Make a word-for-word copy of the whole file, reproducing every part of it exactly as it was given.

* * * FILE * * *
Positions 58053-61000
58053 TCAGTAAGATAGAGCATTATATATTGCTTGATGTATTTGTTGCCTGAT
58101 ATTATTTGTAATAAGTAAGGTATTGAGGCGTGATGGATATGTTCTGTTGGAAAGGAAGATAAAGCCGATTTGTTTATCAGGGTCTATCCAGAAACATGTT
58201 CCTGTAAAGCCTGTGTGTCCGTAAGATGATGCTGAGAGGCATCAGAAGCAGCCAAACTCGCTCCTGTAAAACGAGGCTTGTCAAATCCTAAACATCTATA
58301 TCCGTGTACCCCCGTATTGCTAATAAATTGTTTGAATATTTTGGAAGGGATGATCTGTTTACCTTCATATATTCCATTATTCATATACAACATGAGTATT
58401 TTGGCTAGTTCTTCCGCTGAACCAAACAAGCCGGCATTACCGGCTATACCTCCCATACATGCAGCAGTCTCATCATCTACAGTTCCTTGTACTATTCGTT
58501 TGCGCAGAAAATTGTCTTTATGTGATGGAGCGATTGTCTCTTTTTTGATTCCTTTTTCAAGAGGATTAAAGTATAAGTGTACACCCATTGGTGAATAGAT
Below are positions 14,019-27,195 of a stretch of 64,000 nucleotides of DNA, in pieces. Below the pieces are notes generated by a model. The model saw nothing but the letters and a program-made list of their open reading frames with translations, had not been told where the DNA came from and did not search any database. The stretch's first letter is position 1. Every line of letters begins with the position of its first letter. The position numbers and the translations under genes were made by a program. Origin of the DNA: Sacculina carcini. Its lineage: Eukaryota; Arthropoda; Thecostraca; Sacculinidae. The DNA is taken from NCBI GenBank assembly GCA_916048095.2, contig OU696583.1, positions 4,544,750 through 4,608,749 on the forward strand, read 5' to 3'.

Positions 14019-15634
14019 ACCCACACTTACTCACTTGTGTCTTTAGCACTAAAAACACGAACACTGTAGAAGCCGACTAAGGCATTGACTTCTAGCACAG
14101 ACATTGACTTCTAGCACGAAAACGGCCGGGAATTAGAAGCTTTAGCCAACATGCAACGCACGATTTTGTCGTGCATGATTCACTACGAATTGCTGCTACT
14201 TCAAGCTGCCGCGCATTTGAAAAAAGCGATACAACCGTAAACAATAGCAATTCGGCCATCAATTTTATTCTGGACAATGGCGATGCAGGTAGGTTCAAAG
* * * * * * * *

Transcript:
Positions 58053-61000
58053 TCAGTAAGATAGAGCATTATATATTGCTTGATGTATTTGTTGCCTGAT
58101 ATTATTTGTAATAAGTAAGGTATTGAGGCGTGATGGATATGTTCTGTTGGAAAGGAAGATAAAGCCGATTTGTTTATCAGGGTCTATCCAGAAACATGTT
58201 CCTGTAAAGCCTGTGTGTCCGTAAGATGATGCTGAGAGGCATCAGAAGCAGCCAAACTCGCTCCTGTAAAACGAGGCTTGTCAAATCCTAAACATCTATA
58301 TCCGTGTACCCCCGTATTGCTAATAAATTGTTTGAATATTTTGGAAGGGATGATCTGTTTACCTTCATATATTCCATTATTCATATACAACATGAGTATT
58401 TTGGCTAGTTCTTCCGCTGAACCAAACAAGCCGGCATTACCGGCTATACCTCCCATACATGCAGCAGTCTCATCATCTACAGTTCCTTGTACTATTCGTT
58501 TGCGCAGAAAATTGTCTTTATGTGATGGAGCGATTGTCTCTTTTTTGATTCCTTTTTCAAGAGGATTAAAGTATAAGTGTACACCCATTGGTGAATAGAT
Below are positions 14,019-27,195 of a stretch of 64,000 nucleotides of DNA, in pieces. Below the pieces are notes generated by a model. The model saw nothing but the letters and a program-made list of their open reading frames with translations, had not been told where the DNA came from and did not search any database. The stretch's first letter is position 1. Every line of letters begins with the position of its first letter. The position numbers and the translations under genes were made by a program. Origin of the DNA: Sacculina carcini. Its lineage: Eukaryota; Arthropoda; Thecostraca; Sacculinidae. The DNA is taken from NCBI GenBank assembly GCA_916048095.2, contig OU696583.1, positions 4,544,750 through 4,608,749 on the forward strand, read 5' to 3'.

Positions 14019-15634
14019 ACCCACACTTACTCACTTGTGTCTTTAGCACTAAAAACACGAACACTGTAGAAGCCGACTAAGGCATTGACTTCTAGCACAG
14101 ACATTGACTTCTAGCACGAAAACGGCCGGGAATTAGAAGCTTTAGCCAACATGCAACGCACGATTTTGTCGTGCATGATTCACTACGAATTGCTGCTACT
14201 TCAAGCTGCCGCGCATTTGAAAAAAGCGATACAACCGTAAACAATAGCAATTCGGCCATCAATTTTATTCTGGACAATGGCGATGCAGGTAGGTTCAAAG